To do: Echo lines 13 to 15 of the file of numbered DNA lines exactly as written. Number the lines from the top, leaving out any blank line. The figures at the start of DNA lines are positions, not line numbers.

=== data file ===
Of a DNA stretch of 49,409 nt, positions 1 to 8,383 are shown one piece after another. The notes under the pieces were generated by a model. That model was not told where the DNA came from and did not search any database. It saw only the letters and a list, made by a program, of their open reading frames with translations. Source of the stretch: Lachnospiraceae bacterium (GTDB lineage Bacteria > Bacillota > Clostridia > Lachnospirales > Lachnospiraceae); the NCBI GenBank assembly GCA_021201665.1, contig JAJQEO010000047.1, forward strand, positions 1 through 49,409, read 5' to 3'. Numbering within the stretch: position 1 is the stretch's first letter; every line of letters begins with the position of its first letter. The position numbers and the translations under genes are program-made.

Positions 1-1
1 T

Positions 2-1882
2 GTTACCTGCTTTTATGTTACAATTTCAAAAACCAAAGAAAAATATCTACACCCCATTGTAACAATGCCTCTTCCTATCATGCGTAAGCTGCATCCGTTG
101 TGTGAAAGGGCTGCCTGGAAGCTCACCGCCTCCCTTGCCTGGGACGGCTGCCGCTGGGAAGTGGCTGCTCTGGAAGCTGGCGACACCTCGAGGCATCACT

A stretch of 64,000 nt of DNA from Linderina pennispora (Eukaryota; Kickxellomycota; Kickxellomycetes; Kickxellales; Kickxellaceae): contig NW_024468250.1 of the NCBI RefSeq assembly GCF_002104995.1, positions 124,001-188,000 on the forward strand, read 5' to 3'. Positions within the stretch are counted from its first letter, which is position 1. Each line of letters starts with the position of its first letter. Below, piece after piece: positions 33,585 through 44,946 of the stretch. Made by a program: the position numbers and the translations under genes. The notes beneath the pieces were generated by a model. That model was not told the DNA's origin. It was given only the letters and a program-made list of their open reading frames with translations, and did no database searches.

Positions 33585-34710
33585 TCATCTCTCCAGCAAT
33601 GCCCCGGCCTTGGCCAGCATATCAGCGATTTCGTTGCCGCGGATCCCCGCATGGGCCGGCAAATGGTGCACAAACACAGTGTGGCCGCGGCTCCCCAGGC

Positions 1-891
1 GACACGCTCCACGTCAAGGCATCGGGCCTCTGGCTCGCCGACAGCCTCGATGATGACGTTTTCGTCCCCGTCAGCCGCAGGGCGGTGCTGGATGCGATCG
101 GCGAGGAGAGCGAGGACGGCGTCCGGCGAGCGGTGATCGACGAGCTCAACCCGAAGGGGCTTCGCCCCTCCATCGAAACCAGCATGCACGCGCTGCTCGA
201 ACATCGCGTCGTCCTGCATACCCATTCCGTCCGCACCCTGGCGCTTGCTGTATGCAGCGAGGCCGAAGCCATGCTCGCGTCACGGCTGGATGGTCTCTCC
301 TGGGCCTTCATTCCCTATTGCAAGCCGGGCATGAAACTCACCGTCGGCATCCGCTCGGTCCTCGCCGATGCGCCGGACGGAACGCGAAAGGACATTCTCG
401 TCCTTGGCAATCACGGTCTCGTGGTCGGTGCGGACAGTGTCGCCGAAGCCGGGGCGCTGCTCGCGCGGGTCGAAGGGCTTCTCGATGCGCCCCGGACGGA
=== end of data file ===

101 GCGAGGAGAGCGAGGACGGCGTCCGGCGAGCGGTGATCGACGAGCTCAACCCGAAGGGGCTTCGCCCCTCCATCGAAACCAGCATGCACGCGCTGCTCGA
201 ACATCGCGTCGTCCTGCATACCCATTCCGTCCGCACCCTGGCGCTTGCTGTATGCAGCGAGGCCGAAGCCATGCTCGCGTCACGGCTGGATGGTCTCTCC
301 TGGGCCTTCATTCCCTATTGCAAGCCGGGCATGAAACTCACCGTCGGCATCCGCTCGGTCCTCGCCGATGCGCCGGACGGAACGCGAAAGGACATTCTCG